To many of her patients, Dr. Jennifer Madden is more than just your typical family practitioner. She’s also a social worker, a therapist, minister and a friend—especially to her transgender patients and those questioning their gender identity.
“People come to me to explore transitioning, and sometimes I’m the first professional person that they open up to. I have a lot of transgender patients that come to the office,” Madden said. “I provide counseling, prescribe hormone therapy, and help them with surgical decisions; I basically try to provide good medical care. I want people to be happy, to live productive lives, and to contribute to society.”
It’s no question why her patients open up to her.
After growing up in New England, Madden entered the United States Air Force, then attended community college, earned her bachelor’s degree, and then went to medical school. After graduating from medical school, she moved to New Hampshire.
Despite living as a man for much of her life, and struggling with her identity, since transitioning and living as her true self, a whole new world has opened up for Dr. Madden. She is currently enrolled in ballet classes, piano lessons, she has learned to sew, and has become a writer.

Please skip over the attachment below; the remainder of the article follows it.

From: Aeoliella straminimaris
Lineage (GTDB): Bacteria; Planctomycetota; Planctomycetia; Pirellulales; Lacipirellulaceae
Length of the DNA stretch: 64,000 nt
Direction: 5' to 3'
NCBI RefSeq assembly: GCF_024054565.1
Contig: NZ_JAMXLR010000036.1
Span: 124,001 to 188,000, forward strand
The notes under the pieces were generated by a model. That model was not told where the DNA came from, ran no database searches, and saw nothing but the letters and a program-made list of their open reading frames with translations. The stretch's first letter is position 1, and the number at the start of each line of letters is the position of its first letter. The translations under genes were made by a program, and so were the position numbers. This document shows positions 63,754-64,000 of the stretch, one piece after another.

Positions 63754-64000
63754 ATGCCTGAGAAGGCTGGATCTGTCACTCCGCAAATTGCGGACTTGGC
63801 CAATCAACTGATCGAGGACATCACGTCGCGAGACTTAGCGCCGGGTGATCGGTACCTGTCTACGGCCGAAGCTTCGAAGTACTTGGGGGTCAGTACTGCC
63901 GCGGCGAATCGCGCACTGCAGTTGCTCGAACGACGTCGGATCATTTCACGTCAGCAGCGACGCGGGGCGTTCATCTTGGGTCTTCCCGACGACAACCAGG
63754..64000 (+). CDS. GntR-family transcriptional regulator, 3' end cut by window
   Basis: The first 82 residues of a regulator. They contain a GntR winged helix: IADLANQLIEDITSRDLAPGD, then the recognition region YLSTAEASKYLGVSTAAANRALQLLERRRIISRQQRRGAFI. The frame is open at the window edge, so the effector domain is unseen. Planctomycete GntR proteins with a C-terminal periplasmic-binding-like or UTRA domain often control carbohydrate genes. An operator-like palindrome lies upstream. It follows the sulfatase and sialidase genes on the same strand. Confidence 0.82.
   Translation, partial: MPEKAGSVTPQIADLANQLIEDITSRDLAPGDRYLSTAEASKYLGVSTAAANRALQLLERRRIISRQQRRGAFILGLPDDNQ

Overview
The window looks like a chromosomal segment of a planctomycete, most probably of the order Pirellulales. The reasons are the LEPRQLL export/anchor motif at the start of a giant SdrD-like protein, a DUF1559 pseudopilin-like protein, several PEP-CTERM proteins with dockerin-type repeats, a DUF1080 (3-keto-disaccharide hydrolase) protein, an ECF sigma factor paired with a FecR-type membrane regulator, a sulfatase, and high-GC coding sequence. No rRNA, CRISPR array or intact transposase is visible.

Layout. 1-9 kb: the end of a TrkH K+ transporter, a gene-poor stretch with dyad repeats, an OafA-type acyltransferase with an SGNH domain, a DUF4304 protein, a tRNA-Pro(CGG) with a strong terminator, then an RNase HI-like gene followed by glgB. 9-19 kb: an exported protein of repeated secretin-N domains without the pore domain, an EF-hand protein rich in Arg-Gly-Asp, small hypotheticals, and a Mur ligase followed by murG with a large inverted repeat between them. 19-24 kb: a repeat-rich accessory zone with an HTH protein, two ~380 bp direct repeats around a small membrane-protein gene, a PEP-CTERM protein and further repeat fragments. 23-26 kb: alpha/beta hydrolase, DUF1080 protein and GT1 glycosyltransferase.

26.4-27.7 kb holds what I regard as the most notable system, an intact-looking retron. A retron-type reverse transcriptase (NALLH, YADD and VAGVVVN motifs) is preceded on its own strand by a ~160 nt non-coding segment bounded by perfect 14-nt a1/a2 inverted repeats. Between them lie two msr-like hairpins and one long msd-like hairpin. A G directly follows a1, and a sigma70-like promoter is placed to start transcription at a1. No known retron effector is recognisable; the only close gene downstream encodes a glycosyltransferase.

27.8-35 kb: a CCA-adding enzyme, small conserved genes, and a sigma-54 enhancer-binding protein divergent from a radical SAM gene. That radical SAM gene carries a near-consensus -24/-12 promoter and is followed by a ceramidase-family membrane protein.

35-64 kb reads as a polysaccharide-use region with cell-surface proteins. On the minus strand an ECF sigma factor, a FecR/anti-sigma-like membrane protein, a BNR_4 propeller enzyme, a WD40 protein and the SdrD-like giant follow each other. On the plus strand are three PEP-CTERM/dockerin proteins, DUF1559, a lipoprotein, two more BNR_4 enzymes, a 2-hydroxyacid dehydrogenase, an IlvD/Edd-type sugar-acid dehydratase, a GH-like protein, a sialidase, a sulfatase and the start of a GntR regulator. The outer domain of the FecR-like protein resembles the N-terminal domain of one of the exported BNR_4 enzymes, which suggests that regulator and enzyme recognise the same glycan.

“I never would have taken a ballet class before my transition. I didn’t even think of taking one until after I transitioned. After I did, I found all these avenues of things that I enjoyed that I wouldn’t have found otherwise,” Madden said. “It was a big change for my family, but when they see me at recitals and see that I’m happy, that’s all they care about.”
Dr. Madden says she is fortunate to have a strong support system, including loving parents, two sons, her colleagues and her faith community. Unfortunately, not all transgender people in the Granite State are as fortunate. Currently, transgender individuals have no explicit protections from discrimination in housing, employment or public services in New Hampshire. That means transgender person across the Granite State often fear being evicted from their home, be fired from their job or kicked out of a restaurant just because of who they are.
“I try to spend as much time with my patients as I can to help them. I try not to have them focus too much on the big picture, but to try to take it a week or month at a time. It can be overwhelming once someone figures out what the process is like, how slowly the changes can occur, and how much of a struggle they will have with family, work and friends. My own experiences help me guide them,” Madden added.
Dr. Madden is proud to call New Hampshire home and wants nothing more than to help her patients live the happiest and truest version of themselves.